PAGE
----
Normally, during a recession, the property market is the one that takes a knock.
However, this week, the Botswana Housing Corporation (BHC) revealed a shocker that it was ‘business as usual’ at the government parastatal.
The corporation’s Public Relations Manager, Mookodi Seisa, told Sunday Standard that they still have people queuing to buy their property or to lease it and that they are on target of constructing new houses.
BHC has set a target of building 1372 houses around the country this year and Seisa was hopeful they will meet the goal.
In the next financial year, he said that they are planning to increase that figure slightly to 1387.
“I am confident that we will meet the targets as we have done before,” he said.
Seisa explained that the reason for the corporation’s performance at a time when other industries in the country are retrenching is because they mostly deal with clients who are working in other industries other than the mining industry.
Mining has been hard hit by global recession.
Such clients, he said, are still able to get loans from banks to pay for their mortgages to buy houses.
This is not the case with those working in the mining industry who are currently finding it difficult to get loans because of the recession.
He admitted that they still have problems of arrears, but that it is currently manageable and does not worry them much.
“We do have arrears, as is always the case with businesses, but it is manageable and we closely monitor that,” he pointed out.
However, he said that they are worried by some Batswana who are still do not regard home ownership as an investment and who, after buying them, sell them to foreigners instead of keeping them.
“Batswana should learn that if they buy a house it is an investment that should not be easily sold away,” he stressed.
He said that BHC has not changed from its mandate of only selling houses to citizens and citizens owned companies.
He said the fact that Batswana still prefer to buy BHC houses is a good sign that they are still carrying out their task of building affordable houses for Batswana despite accusations labeled against them that they are building unaffordable houses.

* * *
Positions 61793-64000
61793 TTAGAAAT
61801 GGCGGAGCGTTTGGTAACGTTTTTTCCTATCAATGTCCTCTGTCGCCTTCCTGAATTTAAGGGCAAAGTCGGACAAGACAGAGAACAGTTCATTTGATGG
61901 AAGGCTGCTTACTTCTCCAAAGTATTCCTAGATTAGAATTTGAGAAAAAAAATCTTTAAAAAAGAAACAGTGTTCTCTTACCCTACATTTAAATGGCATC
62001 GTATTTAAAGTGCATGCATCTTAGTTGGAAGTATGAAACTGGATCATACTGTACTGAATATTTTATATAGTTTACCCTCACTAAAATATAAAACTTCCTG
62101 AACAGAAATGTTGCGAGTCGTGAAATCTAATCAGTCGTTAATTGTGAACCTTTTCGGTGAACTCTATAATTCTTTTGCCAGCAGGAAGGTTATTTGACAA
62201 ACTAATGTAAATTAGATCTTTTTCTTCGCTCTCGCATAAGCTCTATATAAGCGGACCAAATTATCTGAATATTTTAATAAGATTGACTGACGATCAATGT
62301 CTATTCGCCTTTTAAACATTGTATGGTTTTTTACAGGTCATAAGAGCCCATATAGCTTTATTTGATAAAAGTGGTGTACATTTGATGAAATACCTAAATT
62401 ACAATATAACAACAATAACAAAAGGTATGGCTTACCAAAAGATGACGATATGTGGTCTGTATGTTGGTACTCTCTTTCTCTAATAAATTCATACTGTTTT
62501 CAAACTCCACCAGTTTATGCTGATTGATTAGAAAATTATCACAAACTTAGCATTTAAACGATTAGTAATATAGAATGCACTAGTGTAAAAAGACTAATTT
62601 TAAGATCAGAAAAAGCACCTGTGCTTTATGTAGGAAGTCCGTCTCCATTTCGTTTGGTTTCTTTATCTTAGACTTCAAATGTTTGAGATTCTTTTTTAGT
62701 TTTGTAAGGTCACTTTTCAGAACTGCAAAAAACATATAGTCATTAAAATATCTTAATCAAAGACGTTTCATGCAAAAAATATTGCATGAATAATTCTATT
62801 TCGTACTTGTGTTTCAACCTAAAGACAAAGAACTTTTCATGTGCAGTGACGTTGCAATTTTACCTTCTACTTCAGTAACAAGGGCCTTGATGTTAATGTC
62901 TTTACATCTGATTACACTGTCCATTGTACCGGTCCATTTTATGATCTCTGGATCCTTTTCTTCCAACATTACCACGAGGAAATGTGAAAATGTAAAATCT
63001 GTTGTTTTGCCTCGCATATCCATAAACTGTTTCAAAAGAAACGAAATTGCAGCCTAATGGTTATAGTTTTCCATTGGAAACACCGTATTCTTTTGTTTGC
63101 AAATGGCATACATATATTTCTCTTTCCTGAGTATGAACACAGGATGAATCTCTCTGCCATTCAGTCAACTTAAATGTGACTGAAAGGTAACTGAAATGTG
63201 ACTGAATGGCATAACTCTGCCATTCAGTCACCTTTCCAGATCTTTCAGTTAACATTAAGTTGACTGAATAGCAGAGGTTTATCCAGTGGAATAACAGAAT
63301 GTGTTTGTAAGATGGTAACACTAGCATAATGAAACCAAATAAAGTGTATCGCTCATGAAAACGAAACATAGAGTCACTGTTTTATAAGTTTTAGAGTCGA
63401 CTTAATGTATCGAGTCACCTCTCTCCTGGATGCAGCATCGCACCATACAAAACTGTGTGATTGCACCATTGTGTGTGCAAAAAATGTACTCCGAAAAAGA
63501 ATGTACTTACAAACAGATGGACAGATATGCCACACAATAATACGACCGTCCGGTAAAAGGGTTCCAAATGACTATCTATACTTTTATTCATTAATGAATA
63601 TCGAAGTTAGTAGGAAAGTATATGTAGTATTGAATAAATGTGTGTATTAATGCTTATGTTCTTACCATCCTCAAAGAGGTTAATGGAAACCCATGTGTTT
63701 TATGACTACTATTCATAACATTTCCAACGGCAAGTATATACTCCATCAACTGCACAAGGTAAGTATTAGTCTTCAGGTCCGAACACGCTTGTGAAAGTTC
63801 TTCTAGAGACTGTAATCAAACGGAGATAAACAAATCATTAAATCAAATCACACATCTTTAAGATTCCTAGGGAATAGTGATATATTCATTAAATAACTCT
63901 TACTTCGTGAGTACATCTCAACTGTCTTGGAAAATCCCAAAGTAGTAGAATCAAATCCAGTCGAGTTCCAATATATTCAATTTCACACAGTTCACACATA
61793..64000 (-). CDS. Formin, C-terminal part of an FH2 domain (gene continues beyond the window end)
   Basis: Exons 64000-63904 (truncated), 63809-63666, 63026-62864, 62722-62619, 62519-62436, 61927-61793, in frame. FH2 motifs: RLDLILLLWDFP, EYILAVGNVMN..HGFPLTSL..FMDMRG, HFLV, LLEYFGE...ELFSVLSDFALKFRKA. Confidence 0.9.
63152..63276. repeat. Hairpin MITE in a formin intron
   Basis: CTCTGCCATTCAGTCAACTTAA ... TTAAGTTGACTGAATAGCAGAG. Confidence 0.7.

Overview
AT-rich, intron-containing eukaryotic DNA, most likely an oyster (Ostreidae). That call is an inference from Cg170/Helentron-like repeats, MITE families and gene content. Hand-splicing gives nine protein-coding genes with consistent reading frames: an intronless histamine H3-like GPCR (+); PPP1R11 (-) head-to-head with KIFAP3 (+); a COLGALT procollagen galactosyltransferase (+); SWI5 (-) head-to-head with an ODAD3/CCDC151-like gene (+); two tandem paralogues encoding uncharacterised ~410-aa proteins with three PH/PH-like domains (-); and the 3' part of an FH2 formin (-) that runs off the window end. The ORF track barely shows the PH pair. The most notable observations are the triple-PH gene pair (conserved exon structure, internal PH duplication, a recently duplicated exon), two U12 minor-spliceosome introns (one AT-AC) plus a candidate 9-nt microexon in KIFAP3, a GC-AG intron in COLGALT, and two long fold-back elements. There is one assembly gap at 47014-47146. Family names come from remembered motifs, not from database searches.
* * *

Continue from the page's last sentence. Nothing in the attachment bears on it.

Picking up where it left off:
“We are still the cheapest in the market for property buyers,” he said.
Asked if the recession had not affected them in regard to the houses they have build for mining companies in various places around the country, he said: “We have built the houses for such companies and they have paid up front for them and do not owe us.”
This arrangement, he said, had been a wise move because otherwise BHC would have been hit hard by failure of the mining houses who have been hit by recession.
On challenges they are currently facing, Seisa said that the corporation had been slightly hit by the coming 2010 World Cup in South Africa.
He revealed that they are now finding it difficult to get building materials such as steel, which is being consumed by the constructions of stadiums in South Africa.
Besides that, he said specialists such as engineers have also been attracted to South Africa where they are offered better packages.
”We will pull through despite the challenges,” he vowed.
On accusations that almost all their projects are carried out by Chinese companies, Seisa admitted that it could be so and that it was because of the magnitude of their projects which are, most of the times, too big for most local contractors to undertake because of their capacities.
He explained that the reason they engage Chinese companies was because they carryout larger projects that most local companies cannot carry out.
Seisa, however, said that they had since come up with a strategy that would see big contracts broken down to give small local companies jobs.